Preying on our Military
Preying on our Military
Congress must heed the Depertment of Defense's call to protect our armed forces from exploitation.
The Senate Banking, Housing, and Urban Affairs Committee will meet tomorrow to discuss predatory lending to military personnel.
The recent Department of Defense report on predatory lending practices that target military families boldly calls on Congress to take action to protect the men and women of the United States Armed Forces from exploitation. Congress must heed this call.
The Defense Department report finds that predatory payday lenders, car title lenders, rent-to-own stores, and other opportunistic debt merchants systematically target military families. These lenders routinely charge annual percentage rates on these loans well in excess of 100% (and as high as 1,000%), despite the fact that Service members’ steady stream of income makes them very low credit risks.
While the report outlines the Department’s own efforts to combat abusive practices through education and credit counseling for Service members, it also acknowledges that education is only part of the solution. The report states unequivocally that our men and women in uniform can only be adequately protected by strong legislative action.
Many of the Defense Department’s recommendations and findings echo the calls legislators and Service member advocates have been making for years. The Center for American Progress’ recent day-long conference on household debt featured a panel discussion on the impact of predatory payday lending on military families. At the panel, Lt. General John Hopper, Jr. (ret.), the CEO of the Air Force Aid Society, described in detail the real effects of predatory lending on military readiness and Service member morale (watch video of the 90 minute discussion here).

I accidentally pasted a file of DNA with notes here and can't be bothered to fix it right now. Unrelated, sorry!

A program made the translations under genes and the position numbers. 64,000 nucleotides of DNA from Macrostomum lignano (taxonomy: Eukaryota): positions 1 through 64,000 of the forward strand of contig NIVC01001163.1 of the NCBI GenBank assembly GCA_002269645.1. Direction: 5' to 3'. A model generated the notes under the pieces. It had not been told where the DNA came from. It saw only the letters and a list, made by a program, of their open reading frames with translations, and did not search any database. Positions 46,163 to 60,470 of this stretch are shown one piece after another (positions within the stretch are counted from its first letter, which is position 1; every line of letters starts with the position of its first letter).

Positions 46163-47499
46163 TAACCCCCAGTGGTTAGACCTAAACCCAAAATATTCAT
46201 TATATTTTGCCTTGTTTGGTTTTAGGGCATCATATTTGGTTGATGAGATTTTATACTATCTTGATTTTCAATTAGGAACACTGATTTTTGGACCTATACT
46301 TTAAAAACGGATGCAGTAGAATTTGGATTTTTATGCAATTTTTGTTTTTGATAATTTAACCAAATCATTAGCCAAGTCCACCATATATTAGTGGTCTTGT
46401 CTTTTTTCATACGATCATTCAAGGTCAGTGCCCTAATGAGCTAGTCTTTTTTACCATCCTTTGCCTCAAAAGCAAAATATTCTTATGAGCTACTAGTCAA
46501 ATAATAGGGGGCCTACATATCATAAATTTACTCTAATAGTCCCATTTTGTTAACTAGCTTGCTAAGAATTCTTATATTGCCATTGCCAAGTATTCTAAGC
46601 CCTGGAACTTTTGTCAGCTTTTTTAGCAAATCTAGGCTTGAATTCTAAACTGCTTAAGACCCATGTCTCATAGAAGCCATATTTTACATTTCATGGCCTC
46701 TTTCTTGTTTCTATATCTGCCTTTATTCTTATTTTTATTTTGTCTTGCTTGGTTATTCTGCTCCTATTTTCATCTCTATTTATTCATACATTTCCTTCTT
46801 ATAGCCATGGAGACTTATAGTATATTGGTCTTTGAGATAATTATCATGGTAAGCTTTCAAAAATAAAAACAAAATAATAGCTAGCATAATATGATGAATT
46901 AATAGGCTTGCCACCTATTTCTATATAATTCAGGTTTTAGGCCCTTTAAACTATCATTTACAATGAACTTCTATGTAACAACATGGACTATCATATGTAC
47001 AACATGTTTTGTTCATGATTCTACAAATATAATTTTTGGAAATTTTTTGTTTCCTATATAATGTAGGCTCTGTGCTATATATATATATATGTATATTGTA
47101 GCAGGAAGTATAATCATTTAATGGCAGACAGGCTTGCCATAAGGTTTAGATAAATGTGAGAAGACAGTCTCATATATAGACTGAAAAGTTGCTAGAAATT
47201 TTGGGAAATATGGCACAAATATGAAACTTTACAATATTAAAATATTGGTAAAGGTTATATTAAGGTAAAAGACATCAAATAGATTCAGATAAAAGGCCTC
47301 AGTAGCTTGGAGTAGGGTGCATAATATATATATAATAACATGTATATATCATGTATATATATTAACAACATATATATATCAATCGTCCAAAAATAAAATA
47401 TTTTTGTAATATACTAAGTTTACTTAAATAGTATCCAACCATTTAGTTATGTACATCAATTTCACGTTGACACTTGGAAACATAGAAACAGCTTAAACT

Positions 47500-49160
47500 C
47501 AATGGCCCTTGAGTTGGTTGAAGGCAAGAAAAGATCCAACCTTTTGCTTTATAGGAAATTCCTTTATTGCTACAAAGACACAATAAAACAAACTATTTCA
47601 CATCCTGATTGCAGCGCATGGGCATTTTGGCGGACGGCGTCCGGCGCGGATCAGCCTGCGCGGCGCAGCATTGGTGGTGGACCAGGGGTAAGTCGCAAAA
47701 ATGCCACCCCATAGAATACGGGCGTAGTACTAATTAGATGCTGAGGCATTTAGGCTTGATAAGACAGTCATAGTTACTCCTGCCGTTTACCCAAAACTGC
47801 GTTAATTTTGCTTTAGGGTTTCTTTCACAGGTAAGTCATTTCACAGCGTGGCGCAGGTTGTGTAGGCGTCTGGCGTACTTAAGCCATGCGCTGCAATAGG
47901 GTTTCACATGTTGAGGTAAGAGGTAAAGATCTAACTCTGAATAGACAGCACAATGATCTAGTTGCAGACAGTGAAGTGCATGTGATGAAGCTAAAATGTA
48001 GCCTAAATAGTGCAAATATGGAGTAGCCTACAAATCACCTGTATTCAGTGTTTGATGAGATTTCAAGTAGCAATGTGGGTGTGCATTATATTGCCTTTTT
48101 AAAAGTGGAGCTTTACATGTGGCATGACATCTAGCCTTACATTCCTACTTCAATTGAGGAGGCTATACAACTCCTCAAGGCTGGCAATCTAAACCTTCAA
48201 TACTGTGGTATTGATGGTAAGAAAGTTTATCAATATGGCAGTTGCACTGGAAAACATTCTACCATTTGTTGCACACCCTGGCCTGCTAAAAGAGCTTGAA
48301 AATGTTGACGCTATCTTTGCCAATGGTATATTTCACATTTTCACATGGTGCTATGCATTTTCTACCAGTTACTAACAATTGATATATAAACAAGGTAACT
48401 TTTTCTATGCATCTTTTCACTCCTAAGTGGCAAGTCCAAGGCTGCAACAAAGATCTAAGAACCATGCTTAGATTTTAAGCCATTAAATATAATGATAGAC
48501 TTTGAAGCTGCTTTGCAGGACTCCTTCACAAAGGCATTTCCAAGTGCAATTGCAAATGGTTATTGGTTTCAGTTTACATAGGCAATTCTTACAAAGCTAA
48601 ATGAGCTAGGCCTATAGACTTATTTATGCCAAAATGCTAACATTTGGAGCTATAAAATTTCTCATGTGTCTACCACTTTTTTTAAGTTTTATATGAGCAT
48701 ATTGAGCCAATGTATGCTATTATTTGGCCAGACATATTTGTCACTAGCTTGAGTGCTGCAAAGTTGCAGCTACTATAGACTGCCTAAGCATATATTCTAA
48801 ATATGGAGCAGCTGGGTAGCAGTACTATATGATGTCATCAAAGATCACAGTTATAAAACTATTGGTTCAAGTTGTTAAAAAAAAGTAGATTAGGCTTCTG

The Department has called on Congress to institute a 36% APR ceiling on loans to military personnel and to prohibit the use of checks and car titles as collateral. They also recommend that Congress ban hidden provisions in contracts that cause Service members to unwittingly waive rights to legal recourse for abuses.
The Senate recently passed the Talent-Nelson Amendment to institute some of these recommendations, but the provision as yet to become law. As Lawrence Korb and Jenna Churchman pointed out in a recent CAP column on the Talent-Nelson Amendment, Service members aren’t the only Americans susceptible to these unscrupulous practices.
As Congress debates the issue, our leaders should keep in mind that millions of civilians are also drowning in debt. Congress should take this opportunity to grant relief to all of the millions of working Americans who are being increasingly squeezed by manipulative lenders.
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